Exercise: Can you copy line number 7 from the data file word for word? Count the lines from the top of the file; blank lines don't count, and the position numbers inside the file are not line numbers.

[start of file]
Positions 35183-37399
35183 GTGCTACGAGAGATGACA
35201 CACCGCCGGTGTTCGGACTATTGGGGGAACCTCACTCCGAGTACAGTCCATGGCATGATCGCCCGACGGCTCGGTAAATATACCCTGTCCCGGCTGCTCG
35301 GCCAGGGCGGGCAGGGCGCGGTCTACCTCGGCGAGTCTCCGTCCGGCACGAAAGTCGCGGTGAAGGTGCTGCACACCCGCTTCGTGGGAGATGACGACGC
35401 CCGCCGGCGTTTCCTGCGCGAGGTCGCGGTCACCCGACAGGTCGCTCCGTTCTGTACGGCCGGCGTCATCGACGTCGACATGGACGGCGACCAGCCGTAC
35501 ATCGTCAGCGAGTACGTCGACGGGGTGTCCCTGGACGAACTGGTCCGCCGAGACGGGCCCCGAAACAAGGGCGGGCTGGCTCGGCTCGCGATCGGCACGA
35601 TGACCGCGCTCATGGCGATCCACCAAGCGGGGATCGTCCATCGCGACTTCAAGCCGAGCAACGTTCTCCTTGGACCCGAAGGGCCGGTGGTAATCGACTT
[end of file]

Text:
35601 TGACCGCGCTCATGGCGATCCACCAAGCGGGGATCGTCCATCGCGACTTCAAGCCGAGCAACGTTCTCCTTGGACCCGAAGGGCCGGTGGTAATCGACTT